High Performance Work Systems and Employee Outcomes in Indian Call Centres: A Mediation Approach
MetadataShow full item record
Purpose: The purpose of this paper is to empirically examine the relationships between high-performance work systems (HPWSs) and four employee outcomes – job satisfaction, employee engagement, presenteeism and well-being – in Indian call centres. Design/methodology/approach: A path model is developed to investigate the direct and mediation effects between the assessed variables. The study utilised a survey of 250 call centre employees working in five business process management firms based in India. Findings: The findings indicate that HPWSs have a positive relationship with job satisfaction, engagement and well-being. Job satisfaction also had a positive relationship with engagement and presenteeism, and engagement was positively related to presenteeism and well-being. However, there was no significant direct effect of HPWS on presenteeism. Mediation analysis showed that HPWS has an indirect effect on well-being via engagement and also via job satisfaction and engagement combined. Research limitations/implications: HPWS significantly increases job satisfaction and employee engagement and indirectly influences employee well-being via these outcomes. However, job satisfaction and employee engagement was also found to increase presenteeism, which, in turn, can reduce employee well-being. These findings contribute to the HPWS theory and the literature on employee well-being, and have implications for HR personnel and call centre management. Originality/value: Given the well-established challenges with employee retention in Indian call centre environments, one solution may be the adoption of a more strategic approach to HRM using HPWS. Such an approach may enhance employees’ perceptions that HPWS practices would have a positive influence on job satisfaction, employee engagement and employee well-being.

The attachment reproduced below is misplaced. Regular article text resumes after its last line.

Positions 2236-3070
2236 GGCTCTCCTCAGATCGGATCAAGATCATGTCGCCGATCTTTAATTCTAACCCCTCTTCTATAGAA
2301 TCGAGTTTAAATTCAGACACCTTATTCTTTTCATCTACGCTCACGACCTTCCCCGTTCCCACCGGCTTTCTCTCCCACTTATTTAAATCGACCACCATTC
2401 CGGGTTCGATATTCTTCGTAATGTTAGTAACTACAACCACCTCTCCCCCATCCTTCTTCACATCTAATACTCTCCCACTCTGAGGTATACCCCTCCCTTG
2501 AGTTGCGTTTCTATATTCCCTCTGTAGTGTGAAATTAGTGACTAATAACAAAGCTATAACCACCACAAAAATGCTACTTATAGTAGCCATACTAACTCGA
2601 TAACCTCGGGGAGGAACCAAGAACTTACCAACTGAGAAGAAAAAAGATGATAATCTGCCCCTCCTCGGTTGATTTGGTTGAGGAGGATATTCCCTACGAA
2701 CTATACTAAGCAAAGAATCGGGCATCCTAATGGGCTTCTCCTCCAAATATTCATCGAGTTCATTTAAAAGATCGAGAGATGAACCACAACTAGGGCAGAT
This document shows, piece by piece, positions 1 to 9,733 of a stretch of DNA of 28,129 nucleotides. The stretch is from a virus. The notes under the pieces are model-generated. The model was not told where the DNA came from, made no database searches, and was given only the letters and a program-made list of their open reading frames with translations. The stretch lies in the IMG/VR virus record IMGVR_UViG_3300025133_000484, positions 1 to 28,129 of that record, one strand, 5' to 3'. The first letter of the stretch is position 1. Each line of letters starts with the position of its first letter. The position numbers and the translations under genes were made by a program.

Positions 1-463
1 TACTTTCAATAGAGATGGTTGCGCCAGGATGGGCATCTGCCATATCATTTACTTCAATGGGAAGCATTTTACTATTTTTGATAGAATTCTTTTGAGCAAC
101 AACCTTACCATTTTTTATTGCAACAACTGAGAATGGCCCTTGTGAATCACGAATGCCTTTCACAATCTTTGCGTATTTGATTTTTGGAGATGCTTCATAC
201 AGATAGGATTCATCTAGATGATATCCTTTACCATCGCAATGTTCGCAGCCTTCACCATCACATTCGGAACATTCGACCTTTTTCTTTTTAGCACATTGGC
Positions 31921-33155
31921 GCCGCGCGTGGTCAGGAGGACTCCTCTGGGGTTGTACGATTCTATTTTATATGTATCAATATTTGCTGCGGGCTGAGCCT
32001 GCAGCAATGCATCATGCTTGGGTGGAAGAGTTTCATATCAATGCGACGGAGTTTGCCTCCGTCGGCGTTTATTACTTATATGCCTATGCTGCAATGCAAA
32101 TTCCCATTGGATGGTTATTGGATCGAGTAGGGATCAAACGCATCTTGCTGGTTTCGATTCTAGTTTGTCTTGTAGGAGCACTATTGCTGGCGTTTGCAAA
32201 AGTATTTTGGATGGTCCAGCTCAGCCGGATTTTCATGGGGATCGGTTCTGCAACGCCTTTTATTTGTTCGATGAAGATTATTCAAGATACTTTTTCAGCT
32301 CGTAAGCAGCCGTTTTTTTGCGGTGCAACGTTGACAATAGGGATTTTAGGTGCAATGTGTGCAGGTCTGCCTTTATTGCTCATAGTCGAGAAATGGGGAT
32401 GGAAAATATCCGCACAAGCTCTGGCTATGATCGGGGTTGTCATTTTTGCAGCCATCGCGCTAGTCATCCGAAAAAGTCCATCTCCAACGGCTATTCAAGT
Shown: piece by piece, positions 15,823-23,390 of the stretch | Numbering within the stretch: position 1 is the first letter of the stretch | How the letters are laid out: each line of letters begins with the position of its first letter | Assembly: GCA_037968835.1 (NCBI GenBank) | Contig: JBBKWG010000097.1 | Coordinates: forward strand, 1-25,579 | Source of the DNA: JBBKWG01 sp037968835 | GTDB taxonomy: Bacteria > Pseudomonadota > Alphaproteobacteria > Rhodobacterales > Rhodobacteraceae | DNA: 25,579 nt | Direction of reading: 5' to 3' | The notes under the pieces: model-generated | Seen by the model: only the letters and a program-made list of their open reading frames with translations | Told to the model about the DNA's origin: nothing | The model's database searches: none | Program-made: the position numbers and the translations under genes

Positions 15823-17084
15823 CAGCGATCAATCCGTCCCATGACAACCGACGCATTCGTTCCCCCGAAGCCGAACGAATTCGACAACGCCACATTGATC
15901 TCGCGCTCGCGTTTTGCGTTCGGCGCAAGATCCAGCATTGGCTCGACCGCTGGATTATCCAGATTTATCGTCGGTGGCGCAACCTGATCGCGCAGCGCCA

Showing items related by title, author, creator and subject.
High Performance Work Systems, Corporate Social Performance and Employee Outcomes: Exploring the Missing LinksFan, David; Zhang, M.; Zhu, C. (2014)High-performance work systems (HPWS)-performance research has dominated innovative human resource management studies for two decades. However, mainstream HPWS research has paid little attention to employees’ perceptions ...
Internal service quality as a driver of employee satisfaction, commitment and performance – exploring the focal role of employee well-beingSharma, Piyush; Chuen Kong, T.; Kingshott, Russel (2016)Purpose – This paper uses ‘positive organizational behaviour’ and ‘transformative service research’ paradigms to introduce ‘employee well-being’ as a focal construct in the process by which internal service quality drives ...
Leavy, J.; Jancey, Jonine (2016)Background: Office workers sit for more than 80% of the work day making them an important target for work site health promotion interventions to break up prolonged sitting time. Adjustable workstations are one strategy ...